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The American Political Landscape Revealed

by Molly Mosher | Contributing Editor

Map of Country
Abortion…you’re going to Hollywood!

If you like Daniel, and you also think the United States should implement stricter gun control, text ‘VOTE’ to 4323 now. This is how the voting process will run when American Idol implements its new system. Pollsters everywhere are cashing in on the popularity of American Idol by adding an opinion poll element to the ballot casting process.

Not only can the viewers pass judgment on the singers performing what is basically graded karaoke, they will be able to pass on their judgments of hot topics in American politics.

The emotional introductory videos should impact voter opinion. Pitting a tear-jerking story of adversity and triumph against a hot political issue, the powers that be will most likely sway the masses to align with certain political ideals.
A person will acutely feel the tug of war between admiration of singers and deeply rooted personal values, which will lead to such moral conundrums as:

“Joseph gave his all and really performed tonight, but I am not sure if I want excess kittens and puppies to be euthanized.”

“I do think political power should be concentrated at the state level, but Georgie really fucked up on those melodies.”

“Tia has had such a hard life, and she really deserves to win…after such a long journey… but I am against abortion… I just don’t know if she is worth that vote.”

The pairing of American Idol with political discourse will ensure the American people are actually thinking about political issues, at least each time they tune in Wednesday nights.

At the end of the show, the answers to these hard-hitting questions will be revealed in an easy-to-read bar graph, so you can see just what percentage of American society you disagree with politically.


Review: Last Night on Earth by Noah and the Whale

by John Lockett

It happens all the time.

Last Night on Earth released March 7. Check out the awesome
album art. Courtesy Mercury Records.

Musicians come out with a new album that is completely different from what fans expect, and all hell breaks loose. The musicians explain that it is simply their way of growing as artists. Finding new sounds, new ways of expression. All the while, fans are not afraid to unleash battle cries of betrayal.

This goes back to when Bob Dylan went electric, and more recently, when Iron & Wine traded in banjos and slide guitar for electric noise and horns.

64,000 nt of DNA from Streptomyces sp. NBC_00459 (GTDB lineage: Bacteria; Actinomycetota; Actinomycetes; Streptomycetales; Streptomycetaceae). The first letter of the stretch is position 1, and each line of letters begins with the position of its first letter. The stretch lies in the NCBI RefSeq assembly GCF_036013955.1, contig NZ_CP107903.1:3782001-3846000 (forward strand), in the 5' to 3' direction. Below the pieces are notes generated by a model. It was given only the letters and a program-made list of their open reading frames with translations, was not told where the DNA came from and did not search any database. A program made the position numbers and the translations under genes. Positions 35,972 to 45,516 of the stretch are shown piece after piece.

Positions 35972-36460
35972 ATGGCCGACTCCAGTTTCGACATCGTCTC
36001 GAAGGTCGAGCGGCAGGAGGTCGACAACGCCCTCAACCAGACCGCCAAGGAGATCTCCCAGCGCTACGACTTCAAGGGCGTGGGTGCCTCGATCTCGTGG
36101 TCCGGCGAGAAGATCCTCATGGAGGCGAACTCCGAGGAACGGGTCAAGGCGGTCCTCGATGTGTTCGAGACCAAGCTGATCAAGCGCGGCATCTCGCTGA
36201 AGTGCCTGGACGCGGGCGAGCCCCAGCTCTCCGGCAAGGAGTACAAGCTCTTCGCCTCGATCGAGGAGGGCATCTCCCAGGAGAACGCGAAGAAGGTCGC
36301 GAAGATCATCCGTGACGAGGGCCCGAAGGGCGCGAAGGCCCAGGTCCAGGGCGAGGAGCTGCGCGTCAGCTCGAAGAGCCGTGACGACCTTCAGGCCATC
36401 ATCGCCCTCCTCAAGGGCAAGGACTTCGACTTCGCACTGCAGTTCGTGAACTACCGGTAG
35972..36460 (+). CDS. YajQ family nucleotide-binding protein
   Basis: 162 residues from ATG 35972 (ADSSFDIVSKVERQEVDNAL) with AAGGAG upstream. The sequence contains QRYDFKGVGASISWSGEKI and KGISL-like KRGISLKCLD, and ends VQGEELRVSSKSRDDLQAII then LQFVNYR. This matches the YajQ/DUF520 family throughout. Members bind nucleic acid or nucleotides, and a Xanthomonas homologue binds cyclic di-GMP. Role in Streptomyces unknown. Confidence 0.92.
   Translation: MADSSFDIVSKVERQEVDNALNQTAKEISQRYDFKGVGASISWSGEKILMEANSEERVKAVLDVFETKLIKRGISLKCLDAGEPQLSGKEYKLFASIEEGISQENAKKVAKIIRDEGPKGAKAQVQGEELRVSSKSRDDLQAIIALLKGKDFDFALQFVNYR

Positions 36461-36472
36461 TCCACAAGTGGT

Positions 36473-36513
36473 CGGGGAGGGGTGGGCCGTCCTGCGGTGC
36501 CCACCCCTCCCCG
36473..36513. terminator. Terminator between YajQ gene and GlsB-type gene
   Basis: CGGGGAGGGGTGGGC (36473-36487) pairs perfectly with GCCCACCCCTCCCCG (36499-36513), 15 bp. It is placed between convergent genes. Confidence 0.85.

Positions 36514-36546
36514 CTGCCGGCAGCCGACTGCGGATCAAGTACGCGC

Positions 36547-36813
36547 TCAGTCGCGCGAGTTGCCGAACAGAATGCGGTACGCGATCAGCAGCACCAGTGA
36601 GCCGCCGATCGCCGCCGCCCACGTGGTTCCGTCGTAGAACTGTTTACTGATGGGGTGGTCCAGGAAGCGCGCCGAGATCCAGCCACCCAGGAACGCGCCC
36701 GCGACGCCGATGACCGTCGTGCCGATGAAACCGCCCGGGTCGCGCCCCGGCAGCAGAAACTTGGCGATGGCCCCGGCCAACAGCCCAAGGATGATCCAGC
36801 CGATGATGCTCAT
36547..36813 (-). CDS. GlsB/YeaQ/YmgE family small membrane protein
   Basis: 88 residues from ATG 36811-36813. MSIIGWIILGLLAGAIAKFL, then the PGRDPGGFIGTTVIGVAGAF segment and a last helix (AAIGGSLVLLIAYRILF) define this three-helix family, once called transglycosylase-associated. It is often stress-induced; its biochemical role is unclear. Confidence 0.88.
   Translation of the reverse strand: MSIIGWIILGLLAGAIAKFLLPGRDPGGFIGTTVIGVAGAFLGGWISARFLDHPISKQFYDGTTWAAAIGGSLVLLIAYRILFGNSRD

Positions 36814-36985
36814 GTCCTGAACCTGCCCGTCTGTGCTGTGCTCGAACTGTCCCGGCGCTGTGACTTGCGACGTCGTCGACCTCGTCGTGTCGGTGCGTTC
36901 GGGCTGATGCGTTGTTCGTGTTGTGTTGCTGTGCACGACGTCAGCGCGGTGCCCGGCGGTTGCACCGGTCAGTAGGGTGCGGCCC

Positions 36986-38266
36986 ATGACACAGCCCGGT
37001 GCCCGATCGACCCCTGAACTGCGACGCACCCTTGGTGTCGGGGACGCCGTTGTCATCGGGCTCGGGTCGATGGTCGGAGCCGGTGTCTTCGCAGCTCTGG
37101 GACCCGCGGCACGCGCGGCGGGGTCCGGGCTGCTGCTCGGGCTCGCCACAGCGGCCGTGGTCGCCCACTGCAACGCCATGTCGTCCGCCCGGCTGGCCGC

Now it’s Noah and the Whale’s turn. NATW released their latest album, Last Night on Earth, on March 15, three years after their last, The First Days of Spring (2009). From the very beginning, it appears to be a vast departure from their earlier work. Gone are the violin-driven, acoustic indie-folk ballads they were known for. Instead, we’re given layers upon layers of synth, drum machines and…a gospel choir. Sounds like a bad 80s album.

But trust me, it’s good.

The record clocks in at just over 33 minutes, but it’s half an hour of pure bliss packed with eclectic beats, melodies and beautiful music. It’s teeming with poetic references to Bukowski, while paying homage to the godfather of punk, Lou Reed. There are also undertones of Leonard Cohen thrown in the mix as well.

All in all, Last Night on Earth is the perfect next step in the evolution of NATW. While it outwardly seems like everything has changed, a lot stays the same. It retains elements NATW fans love. There are a couple songs featuring violin and those catchy guitar riffs. In fact, most of the songs are quite similar to their predecessors and could have easily appeared on their other albums.

The first single, “L.I.F.E.G.O.E.S.O.N.,” has energy unlike anything else they’ve done. The next single, “Wild Thing,” feels like classic NATW with a hint of electricity.

Get a copy today! It’s only $7.99 in the iTunes Store. In the meantime, enjoy this video.


Welcome to Vautour

Vautour is the newest addition to the ever-expanding blogosphere, a world full of outrageous opinion, impeccable style and brilliant artwork. We hope to bring you all that and a little more.

Our goal is to provide you with posts that will entertain, inform and intrigue.  We’ll analyze fashion trends and open your eyes to new styles and designers. We’ll write about culture, film and music. Above all, we’ll strive to be the best blog around.

This blog was conceived nearly a year ago and finally came to fruition last month. Derived from a fleeting dream and a magazine prototype, Vautour was built on our shared love of classic Americana, the gritty, the glamorous and the cutting edge of innovation.  Right now, our theme remains an amorphous blob that will be shaped by whatever you, the readers, want to see. We’re only an e-mail away.

Without further ado, we proudly present Vautour. Enjoy.


John Lockett

Molly Mosher             Britt Perkins                       Emily Note                   Viola Jaster
Managing Editor          Executive Editor             Fashion Director           Design Director

Andrew Mundy                                                 Maria Piquet
West Coast Editor                                               Contributor